Mysterious America

St. Lawrence State Hospital in Ogdensburg, New York

Closed in 1983, the St. Lawrence State Hospital in Ogdensburg, New York was an integral part of the local community for nearly a century. It treated thousands of mentally ill, disabled, and epileptic patients. Today, most of the hospital’s old buildings are abandoned, but several were sold and opened as private treatment facilities and a NY State minimum security prison.

In 1886, a state commission selected Airy Point on the St. Lawrence River in Ogdensburg to build a “State Asylum for the Insane.” Architect I.G Perry designed it in a “cottage plan,” meaning it would be made up of several smaller buildings rather than one large institution. Construction began in 1888 and it opened two years later. A nursing school opened at the location in 1890.

According to Brenda Sandburg, whose grandfather was the St. Lawrence State Hospital senior business administrator for 37 years, in the 1940s and ’50s the hospital had poultry, dairy, and vegetable farms to produce food for its approximately 2,000 patients. It had its own fire and police departments; a post office and telephone system; carpentry, plumbing, and paint shops; a tailor shop; theater; and a store.

In 1958, St. Lawrence State Hospital became the second mental hospital in the country to have an “open door policy” when Director Dr. Herman Snow unlocked the wards so patients could freely walk the grounds. Few attempted to escape. Those who did wander off were reported by members of the community and promptly returned.

The hospital had a huge economic and social impact on Ogdensburg and surrounding communities, and local residents created the St. Lawrence State Hospital Preservation Society to try to save as much of the institution’s history as possible. The hospital is not listed on the National Register of Historic Places and its beautiful and historic buildings are in danger of being demolished.


4 replies on “St. Lawrence State Hospital in Ogdensburg, New York”

My Grandfather Worked there as a pharmacist, so my dad and aunt grew up there. He doesn’t talk much about it. He said a lot of Jewish Dr.’s and their families who escaped WWII camps worked there.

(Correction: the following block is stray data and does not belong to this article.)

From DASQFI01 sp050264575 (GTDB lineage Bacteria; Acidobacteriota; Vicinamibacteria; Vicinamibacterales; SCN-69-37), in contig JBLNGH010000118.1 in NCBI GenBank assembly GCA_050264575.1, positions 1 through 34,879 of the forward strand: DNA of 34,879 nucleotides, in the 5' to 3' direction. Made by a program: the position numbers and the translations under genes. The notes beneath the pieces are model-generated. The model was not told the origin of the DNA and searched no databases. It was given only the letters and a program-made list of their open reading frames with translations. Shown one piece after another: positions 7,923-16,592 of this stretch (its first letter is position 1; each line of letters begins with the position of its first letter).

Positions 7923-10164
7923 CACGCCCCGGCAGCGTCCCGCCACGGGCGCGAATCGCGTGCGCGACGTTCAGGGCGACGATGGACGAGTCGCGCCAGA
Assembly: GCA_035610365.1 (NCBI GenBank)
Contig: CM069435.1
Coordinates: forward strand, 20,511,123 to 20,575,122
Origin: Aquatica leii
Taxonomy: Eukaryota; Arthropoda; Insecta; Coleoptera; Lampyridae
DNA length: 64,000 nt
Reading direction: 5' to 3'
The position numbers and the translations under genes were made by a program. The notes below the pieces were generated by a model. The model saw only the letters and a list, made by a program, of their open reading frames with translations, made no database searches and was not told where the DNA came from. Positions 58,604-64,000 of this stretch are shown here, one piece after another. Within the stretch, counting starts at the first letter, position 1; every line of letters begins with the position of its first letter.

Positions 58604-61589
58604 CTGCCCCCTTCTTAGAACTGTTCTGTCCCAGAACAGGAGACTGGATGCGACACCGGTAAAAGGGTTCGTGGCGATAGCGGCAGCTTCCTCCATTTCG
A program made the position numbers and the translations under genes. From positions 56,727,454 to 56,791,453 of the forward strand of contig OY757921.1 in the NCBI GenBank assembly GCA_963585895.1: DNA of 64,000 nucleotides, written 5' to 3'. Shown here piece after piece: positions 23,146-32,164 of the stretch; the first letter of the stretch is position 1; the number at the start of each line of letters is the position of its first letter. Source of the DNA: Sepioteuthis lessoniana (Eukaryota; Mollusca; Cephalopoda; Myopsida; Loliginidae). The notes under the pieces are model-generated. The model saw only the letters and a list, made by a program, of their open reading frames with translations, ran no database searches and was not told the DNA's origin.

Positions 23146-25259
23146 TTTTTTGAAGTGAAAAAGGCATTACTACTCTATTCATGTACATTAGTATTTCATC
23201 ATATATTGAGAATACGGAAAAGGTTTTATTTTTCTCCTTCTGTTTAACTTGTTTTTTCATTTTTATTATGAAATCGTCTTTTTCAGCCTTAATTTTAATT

My father brought me at ten yrs old to see my poor mother.we had to go up to the ward in a caged elevator. I saw grown adults scuffing their feet in slow movement while wearing large bibs to catch their drool from being dosed with thorazine .i saw my mother strapped to a table.first they gave her a needle.then strapped an electric shock band around her head.i watched as she cried please no make themstop..when it was over she just lay there.we had to come back next day to visit because she was incoherent. Yes i remember that horrible old building so well.yes mental illness was a problem in my mothers family. She believed in spirits because her moms family was full indian. But society believed she was nutz..tear it good memories there for anyone not even the town


Seems like there are quite a number of these old State Schools for the mentally ill around the country. There is one of them not far from here named the Pennhurst State School & Hospital. I few years ago, I had taken a trip down there to see this famous place for myself. I did “snoop around” for a bit but could only go so far because of those “Private Property” signs all over the area. This Hospital is supposed to be Haunted and was featured on Ghost Adventures. At night this place can be quite strange, to say the least. Voices, screaming, noises, and apparations have been seen here. I personally will not go there when it’s dark. Cheers, Michael.


How heartbreaking that these beautiful old buildings are in danger of being demolished! But I suppose the stigma (for some, anyway) of their former use might preclude them from “going condo” or being otherwise repurposed.

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